NASA captures images of strong solar flares

Two high-intensity solar flares were emitted on 06 September 2017, the second of which was the most intense recorded since the start of this sun cycle in December 2008. These radiation flares, which can disrupt communications satellites, GPS and power grids by reaching the upper earth atmosphere, were detected and captured by the US Space Agency’s Solar Dynamics Observatory.

According to the Space Weather Prediction Center (SWPC), these so-called category X eruptions disrupted high-frequency radio communications for one hour on the earth’s side facing the sun and low-frequency communications used in navigation. The two eruptions occurred in an active region of the sun where an eruption of average intensity occurred on September 4, scientists said.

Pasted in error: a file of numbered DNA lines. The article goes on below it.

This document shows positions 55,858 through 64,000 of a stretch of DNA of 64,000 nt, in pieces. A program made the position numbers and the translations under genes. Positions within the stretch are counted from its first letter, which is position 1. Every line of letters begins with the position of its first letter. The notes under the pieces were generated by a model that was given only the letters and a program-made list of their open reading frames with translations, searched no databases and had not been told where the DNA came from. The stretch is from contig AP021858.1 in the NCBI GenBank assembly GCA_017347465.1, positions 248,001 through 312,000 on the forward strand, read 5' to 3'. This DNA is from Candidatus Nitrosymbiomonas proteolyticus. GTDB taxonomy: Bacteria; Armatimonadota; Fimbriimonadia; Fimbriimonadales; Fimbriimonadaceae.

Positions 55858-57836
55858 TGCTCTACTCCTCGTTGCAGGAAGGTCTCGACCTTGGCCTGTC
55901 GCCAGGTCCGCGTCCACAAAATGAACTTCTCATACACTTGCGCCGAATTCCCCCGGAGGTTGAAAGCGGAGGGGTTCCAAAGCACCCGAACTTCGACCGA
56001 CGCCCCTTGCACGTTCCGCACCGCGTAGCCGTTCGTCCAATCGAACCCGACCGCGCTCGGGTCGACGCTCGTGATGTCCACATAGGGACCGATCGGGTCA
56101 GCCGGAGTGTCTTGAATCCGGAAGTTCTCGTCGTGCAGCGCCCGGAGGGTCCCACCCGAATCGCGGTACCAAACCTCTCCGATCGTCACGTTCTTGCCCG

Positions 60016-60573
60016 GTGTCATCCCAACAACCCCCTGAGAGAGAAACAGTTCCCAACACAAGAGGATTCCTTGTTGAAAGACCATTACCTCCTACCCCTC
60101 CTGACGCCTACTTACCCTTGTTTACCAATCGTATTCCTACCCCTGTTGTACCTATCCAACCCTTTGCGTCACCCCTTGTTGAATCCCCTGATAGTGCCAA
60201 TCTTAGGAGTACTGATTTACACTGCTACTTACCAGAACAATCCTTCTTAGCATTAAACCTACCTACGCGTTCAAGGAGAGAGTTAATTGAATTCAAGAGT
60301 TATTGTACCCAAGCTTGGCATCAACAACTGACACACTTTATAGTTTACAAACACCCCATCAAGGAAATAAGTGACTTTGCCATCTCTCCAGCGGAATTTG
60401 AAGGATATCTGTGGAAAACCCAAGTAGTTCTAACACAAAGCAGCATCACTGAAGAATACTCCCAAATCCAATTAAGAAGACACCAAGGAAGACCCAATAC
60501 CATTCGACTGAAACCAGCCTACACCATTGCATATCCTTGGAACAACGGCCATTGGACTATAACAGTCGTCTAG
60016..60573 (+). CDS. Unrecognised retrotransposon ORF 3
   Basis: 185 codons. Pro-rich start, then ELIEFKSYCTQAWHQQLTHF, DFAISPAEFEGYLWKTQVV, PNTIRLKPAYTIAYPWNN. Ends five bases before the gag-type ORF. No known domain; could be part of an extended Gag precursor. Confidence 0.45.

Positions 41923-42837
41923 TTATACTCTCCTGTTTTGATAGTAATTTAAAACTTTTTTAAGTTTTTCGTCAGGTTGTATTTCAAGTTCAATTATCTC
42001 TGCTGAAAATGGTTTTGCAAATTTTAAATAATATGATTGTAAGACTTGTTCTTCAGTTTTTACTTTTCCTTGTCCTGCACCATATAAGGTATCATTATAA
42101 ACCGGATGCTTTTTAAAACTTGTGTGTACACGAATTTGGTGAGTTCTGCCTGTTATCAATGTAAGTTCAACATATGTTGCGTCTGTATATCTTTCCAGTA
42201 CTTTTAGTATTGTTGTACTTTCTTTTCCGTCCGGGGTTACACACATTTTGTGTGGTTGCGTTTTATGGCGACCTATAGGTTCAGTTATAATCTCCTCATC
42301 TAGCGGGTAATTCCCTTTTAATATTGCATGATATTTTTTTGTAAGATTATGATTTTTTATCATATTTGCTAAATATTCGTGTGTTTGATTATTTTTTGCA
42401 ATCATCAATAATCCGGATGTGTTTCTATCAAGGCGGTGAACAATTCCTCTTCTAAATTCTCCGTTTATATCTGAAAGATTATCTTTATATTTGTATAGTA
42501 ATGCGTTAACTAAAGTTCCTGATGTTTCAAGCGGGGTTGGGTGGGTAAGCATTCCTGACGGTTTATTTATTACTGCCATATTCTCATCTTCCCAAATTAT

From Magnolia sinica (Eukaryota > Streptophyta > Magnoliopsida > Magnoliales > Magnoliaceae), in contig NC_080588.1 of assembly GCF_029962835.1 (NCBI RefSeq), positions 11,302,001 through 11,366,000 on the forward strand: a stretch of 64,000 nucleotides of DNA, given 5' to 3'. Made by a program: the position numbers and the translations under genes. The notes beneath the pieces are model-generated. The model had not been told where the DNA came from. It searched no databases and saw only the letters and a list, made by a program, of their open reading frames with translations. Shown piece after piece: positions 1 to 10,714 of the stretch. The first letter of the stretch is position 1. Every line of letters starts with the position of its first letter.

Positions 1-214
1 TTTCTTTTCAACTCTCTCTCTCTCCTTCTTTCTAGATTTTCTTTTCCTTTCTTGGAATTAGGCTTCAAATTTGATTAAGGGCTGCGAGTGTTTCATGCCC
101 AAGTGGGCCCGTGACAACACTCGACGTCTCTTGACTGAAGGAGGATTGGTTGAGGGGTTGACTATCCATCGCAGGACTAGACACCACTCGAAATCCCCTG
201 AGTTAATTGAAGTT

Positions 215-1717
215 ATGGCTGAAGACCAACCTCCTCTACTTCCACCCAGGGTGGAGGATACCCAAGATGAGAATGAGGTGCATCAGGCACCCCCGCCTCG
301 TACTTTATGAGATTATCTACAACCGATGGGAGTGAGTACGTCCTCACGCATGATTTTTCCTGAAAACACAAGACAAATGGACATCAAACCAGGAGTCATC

Solar cycles last on average eleven years. At the end of the active phase, these eruptions become increasingly rare but still can be powerful. Solar storms result from an accumulation of magnetic energy in some places. These jets of ionized matter are projected at high speed into and beyond the crown of the sun hundreds of thousands of kilometers outward.

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